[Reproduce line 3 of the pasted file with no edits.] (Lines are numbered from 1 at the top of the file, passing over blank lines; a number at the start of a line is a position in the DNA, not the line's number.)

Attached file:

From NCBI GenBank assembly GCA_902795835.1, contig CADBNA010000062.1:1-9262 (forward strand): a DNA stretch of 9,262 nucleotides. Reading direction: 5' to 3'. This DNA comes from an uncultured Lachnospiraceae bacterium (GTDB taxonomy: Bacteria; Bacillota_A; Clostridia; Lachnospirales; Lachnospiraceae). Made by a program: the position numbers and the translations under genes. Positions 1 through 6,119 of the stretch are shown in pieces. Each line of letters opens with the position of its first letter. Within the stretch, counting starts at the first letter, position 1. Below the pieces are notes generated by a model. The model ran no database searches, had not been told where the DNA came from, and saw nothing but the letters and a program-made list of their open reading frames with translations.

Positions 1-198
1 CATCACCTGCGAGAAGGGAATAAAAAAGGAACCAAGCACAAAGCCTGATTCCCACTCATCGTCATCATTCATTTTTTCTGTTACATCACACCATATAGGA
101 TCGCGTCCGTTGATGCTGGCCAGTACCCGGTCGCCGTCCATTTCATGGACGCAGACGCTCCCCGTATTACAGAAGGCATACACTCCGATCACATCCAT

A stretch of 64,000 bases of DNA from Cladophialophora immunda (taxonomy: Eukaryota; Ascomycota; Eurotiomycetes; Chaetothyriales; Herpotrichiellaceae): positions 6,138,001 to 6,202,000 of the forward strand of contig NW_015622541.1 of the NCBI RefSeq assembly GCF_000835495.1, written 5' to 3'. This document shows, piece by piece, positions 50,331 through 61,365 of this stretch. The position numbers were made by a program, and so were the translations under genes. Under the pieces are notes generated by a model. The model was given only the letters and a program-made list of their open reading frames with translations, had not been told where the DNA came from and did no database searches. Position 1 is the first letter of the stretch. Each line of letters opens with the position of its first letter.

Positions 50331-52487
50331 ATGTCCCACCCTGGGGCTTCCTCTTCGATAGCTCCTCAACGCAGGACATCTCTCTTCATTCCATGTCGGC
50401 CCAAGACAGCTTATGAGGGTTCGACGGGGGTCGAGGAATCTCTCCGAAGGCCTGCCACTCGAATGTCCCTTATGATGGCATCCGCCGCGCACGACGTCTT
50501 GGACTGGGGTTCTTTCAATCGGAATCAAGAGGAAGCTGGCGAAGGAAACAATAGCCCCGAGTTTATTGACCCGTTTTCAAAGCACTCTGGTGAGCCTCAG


1 CATCACCTGCGAGAAGGGAATAAAAAAGGAACCAAGCACAAAGCCTGATTCCCACTCATCGTCATCATTCATTTTTTCTGTTACATCACACCATATAGGA